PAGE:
It is said that “It’s a basic truth of the human condition that everybody lies. The only variable is about what.” Lying in politics, lying for personal and professional gain, lying about an identity . . . What are the folks of Goose Pimple Junction willing to lie for . . . and what are they willing to die for?


Amy Metz is the author of the Goose Pimple Junction mystery series. She is a former first grade teacher and the mother of two grown sons. When not writing, enjoying her family, or surfing Pinterest and Facebook, Amy can usually be found with a mixing spoon, camera, or book in one hand and a glass of sweet tea in the other. Amy lives in Louisville, Kentucky.

Watch for news:
Website  |  Facebook  |  Twitter  |  Goodreads  

Check out the series:
Murder & Mayhem in Goose Pimple Junciton

Heroes & Hooligans in Goose Pimple Junction

Short & Tall Tales in Goose Pimple Junction

Rogues & Rascals in Goose Pimple Junction

Saturday, July 13, 2019



Special Memory is a playful, feel good story that suggests using positive memories to help in times of stress and difficulties. Positive memories can then provide strength and remind us “good” times will happen again.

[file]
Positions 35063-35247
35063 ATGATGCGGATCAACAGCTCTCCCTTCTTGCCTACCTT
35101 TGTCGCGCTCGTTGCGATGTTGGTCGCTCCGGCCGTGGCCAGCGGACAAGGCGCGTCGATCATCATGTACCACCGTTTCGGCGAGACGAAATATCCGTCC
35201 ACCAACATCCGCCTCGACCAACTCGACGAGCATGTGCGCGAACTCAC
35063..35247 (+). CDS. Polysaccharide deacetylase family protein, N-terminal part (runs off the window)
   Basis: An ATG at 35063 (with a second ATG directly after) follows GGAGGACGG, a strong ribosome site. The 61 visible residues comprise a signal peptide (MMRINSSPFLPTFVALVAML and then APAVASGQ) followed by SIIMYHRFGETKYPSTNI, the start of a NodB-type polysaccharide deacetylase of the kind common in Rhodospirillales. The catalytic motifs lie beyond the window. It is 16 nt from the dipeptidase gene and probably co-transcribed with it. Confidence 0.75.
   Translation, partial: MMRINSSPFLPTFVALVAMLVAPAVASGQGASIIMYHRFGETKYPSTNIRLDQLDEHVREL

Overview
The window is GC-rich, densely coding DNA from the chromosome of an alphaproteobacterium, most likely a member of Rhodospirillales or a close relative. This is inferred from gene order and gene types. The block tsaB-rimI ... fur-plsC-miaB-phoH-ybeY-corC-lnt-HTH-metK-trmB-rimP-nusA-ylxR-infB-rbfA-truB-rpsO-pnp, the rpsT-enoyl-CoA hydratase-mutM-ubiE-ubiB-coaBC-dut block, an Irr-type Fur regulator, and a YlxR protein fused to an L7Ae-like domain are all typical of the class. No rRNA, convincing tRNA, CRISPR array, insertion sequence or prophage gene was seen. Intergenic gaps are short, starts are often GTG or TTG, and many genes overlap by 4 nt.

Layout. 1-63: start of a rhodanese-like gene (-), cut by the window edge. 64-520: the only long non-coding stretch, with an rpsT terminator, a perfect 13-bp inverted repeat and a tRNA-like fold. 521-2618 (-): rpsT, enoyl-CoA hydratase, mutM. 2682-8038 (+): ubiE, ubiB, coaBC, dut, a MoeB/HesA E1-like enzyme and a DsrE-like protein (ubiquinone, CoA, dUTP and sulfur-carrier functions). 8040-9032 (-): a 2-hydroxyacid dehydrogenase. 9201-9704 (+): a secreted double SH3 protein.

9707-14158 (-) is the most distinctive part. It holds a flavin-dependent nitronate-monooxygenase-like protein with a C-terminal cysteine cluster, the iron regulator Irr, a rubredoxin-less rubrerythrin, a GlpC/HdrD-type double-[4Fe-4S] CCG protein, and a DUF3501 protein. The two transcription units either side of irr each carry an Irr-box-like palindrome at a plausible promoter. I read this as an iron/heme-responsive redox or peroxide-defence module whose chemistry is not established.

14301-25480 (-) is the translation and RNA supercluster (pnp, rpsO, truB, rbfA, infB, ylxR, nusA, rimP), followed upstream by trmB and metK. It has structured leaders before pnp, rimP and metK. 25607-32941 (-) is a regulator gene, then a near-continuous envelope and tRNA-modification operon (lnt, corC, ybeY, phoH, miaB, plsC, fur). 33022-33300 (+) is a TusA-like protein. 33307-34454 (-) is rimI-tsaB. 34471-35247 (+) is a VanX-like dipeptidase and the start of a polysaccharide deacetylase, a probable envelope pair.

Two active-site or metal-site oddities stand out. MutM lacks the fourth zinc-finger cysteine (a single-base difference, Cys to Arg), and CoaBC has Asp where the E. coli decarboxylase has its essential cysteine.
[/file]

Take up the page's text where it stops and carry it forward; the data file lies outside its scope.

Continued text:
Fiery five-year-old Emily is semi-cooperative when her mother announces the idea of making a Special Memory one summer morning. She doesn’t want to get used to getting up early for kindergarten. Despite herself, Emily finds dancing in the warm rain with her older sister and mother while wearing pajamas fun until the storm changes. Emily’s mother then pulls her daughters indoors and teaches them how special memories make a difference in our lives. Emily doesn’t think a Special Memory will help in kindergarten until her first day when she remembers sticky wet pajamas and hair, along with warm mud squishing between her toes.

Praise for Special Memory:

- “Young readers learn two lessons in this charming story (Special Memory). One,
  special memories can be deliberately created; and two, memories are great tools for
  offsetting fears and anxieties. And as a bonus, there is an activity guide at the back
  of the book that explores the themes therein, and, since the particular memory in the
  story is weather related, it also includes a great introduction to some climate